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A History of Carmarthenshire

Lloyd, Sir John E., (Ed.). 2 vols., Cardiff, London Carmarthenshire Society (1935, 1939).

With the kind permission of the publishers sundry extracts from this book have been extracted by Gareth Hicks onto some parish pages, these snippets below are in random order.

Here is a list of the book's contents and contributors.


History of the Church in the County

A Religious and Educational Movement

"The movement (an Association to rule the Methodist societies)  in North Wales acquired an able recruit in Thomas Charles, who was born in 1755 in the parish of Llanfihangel Abercywyn. He gave the association a new and honourable status. He had been educated at Oxford, and served two curacies in Somerset. Circumstances led him to settle at Bala........"

Puritan Domination: a Period of Depression

"The bishopric remained vacant until ...the appointment of George Bull.........the presentment of church wardens at his primary visitation in 1705 ..... supply evidence as to the state of the churches in the various parishes at the beginning of the 18th century.................the vicar of Llanfihangel Abercywyn resided at Meidrym, 'ye mother church'. His name was Thomas Price ( grandfather of John Evans, vicar of Eglwys Cymyn). The services were conducted in Welsh and partly in English..."

Nonconformity and Methodism

Methodism and Associated Movements/Calvinistic Methodism

"Only one other Carmarthenshire Methodist attained the stature of William Williams and Peter Williams. This was Thomas Charles (1755-1814); his name cannot possibly be omitted from any History of his county (he was born at Longmoor in Llanfihangel Abercywyn parish), but practically all his career fell outside its bounds."

Economic and Social Life

Agriculture/The Sixteenth Century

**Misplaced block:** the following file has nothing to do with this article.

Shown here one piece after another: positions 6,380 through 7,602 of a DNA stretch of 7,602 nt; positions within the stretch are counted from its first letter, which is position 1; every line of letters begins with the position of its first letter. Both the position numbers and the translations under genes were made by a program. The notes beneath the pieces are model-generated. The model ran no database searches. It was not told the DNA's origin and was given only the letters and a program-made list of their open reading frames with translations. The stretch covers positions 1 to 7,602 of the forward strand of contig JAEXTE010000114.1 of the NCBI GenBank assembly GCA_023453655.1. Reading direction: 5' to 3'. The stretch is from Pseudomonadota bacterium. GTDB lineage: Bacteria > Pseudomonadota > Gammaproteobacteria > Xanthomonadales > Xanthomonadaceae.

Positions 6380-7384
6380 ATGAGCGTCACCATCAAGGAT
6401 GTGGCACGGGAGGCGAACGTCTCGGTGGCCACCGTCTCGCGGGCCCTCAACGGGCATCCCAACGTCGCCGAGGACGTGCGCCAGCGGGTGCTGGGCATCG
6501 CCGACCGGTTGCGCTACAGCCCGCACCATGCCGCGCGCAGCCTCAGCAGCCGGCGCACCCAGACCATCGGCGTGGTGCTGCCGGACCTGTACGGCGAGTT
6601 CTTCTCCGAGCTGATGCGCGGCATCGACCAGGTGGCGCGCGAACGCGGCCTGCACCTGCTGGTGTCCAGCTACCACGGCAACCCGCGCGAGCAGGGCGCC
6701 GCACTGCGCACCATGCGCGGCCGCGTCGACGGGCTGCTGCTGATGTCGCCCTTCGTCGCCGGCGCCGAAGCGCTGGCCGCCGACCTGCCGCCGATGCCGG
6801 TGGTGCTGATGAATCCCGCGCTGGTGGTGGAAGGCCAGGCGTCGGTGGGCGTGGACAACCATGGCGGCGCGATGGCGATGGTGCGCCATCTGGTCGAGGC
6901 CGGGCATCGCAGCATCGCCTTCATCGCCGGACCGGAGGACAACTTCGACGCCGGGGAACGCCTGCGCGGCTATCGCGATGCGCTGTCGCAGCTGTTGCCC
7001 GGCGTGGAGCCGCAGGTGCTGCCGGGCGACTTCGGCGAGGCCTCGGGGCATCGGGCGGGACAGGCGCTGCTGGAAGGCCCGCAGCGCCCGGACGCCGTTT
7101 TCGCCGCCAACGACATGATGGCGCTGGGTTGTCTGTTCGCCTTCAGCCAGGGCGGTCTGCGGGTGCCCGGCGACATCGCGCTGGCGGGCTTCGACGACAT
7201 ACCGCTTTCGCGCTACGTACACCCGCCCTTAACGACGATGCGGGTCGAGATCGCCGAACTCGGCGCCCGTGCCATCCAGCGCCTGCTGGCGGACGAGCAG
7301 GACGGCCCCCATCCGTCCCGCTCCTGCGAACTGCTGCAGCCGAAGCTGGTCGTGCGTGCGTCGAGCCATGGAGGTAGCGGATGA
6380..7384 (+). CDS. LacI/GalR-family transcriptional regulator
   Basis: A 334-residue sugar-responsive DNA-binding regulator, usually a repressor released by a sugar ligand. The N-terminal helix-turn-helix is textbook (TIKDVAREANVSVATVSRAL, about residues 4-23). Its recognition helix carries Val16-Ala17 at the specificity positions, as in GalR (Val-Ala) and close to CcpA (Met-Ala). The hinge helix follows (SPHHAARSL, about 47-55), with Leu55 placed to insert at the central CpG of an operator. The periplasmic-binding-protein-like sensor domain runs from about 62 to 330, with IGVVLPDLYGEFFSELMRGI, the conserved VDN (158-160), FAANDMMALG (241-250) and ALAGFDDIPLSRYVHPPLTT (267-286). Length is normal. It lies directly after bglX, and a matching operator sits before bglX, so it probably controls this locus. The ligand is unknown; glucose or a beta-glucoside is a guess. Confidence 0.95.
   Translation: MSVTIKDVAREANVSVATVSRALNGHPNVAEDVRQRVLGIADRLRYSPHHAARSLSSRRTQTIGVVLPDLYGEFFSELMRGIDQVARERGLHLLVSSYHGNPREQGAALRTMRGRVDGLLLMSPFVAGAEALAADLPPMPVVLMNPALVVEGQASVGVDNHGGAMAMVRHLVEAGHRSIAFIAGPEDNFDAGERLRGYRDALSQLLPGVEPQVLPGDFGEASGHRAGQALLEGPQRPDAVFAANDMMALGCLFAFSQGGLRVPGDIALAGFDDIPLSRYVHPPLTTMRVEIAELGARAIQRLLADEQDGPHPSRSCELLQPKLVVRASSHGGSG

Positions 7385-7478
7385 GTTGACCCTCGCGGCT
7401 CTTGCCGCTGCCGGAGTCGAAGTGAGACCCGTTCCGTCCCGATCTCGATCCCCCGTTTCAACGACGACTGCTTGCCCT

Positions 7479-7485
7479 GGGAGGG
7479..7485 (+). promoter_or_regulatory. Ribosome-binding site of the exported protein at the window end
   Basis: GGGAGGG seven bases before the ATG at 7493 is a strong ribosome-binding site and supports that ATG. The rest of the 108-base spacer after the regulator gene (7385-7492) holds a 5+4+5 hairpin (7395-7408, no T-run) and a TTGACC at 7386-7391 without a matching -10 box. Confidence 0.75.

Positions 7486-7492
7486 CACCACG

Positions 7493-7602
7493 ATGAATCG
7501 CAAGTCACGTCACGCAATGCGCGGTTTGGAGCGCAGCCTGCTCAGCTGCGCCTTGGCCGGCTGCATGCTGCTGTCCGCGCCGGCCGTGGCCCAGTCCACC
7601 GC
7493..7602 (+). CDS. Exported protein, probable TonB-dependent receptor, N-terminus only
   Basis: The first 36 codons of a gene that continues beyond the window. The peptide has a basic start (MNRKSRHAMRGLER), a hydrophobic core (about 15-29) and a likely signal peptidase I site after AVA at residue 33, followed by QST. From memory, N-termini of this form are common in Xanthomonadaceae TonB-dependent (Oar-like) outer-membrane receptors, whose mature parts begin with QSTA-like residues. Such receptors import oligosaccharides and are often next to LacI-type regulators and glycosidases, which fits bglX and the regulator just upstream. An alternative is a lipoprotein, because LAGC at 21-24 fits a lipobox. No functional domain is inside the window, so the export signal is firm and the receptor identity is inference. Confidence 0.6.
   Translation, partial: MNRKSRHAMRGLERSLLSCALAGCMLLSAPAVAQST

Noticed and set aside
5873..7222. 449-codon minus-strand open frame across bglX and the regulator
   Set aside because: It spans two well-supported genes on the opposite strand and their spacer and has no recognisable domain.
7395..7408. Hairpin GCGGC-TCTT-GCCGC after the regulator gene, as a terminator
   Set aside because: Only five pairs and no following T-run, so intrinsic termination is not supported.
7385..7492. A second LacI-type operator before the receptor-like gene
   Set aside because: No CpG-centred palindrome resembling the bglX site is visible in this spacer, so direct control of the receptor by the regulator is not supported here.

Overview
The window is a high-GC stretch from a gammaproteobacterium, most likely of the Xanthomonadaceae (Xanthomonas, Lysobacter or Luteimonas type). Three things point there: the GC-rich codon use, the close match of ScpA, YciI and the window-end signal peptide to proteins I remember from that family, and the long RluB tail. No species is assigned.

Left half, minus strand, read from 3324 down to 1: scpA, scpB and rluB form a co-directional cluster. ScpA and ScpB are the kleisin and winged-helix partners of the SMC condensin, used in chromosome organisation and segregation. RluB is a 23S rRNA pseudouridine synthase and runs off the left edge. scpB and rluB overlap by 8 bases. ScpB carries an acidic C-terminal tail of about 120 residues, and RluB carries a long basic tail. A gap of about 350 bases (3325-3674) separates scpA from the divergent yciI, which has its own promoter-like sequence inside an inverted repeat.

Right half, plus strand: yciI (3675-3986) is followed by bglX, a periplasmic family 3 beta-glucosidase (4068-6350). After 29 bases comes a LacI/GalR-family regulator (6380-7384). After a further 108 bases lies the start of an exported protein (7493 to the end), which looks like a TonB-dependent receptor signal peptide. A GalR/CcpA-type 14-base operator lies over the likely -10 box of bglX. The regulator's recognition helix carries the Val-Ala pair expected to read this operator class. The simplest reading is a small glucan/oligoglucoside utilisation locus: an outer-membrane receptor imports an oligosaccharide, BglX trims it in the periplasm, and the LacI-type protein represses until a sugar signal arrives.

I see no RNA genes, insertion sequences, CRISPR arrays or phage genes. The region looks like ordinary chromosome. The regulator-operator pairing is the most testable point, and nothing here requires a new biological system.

"At Llanfihangel Abercywyn, the widow of a tenant who had been killed on active service in the Low Countries, was evicted from her husband's lands by two prosperous landowners in that locality, despite the fact that she was burdened with five children "

The Age of the Native Princes

The Norman Conquest of the Towy Valley

"Another Welsh chieftain, one Bleddri ap Cydifor, was entrusted with the defence of the castle of Robert Courtemain (in Welsh "Lawgam") at "Aber Cofwy": this may be conjectured to be the motte and bailey castle of which the vestiges are to be seen near Llanfihangel Abercywyn. "

Castles, Boroughs, and Religious Houses

Castles/The Motte and Bailey Castle

".....the wooden tower could provide refuge for but a brief space of time; it was useless as a base for active operations. At Castell Abertaf, Llanfihangel Abercywyn and Ystum Enlli --- all low-lying sites---the bailey is placed on the seaward side of the motte. "

"At Newchurch was Bleddri ap Cydifor, who in 1116 was entrusted with the keeping of the Castle of one Robert the Crook-handed at Aber Covwy, believed to be Llanfihangel Abercywyn. Bleddri had pronounced Norman leanings and acted as interpreter between his people and the alien. "

Monastic Lands and Revenues

"The churches that came into possession of the religious houses were as follows;

Prehistoric and Roman Times

List of Carmarthenshire Hill Forts/Hill Forts with Earthen Ramparts

Slight traces indicate the possible former existence of a hill fort with earthen ramparts at the following sites ;

List of Carmarthenshire Megaliths/Standing Stones


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[Gareth Hicks  10 June 2003]

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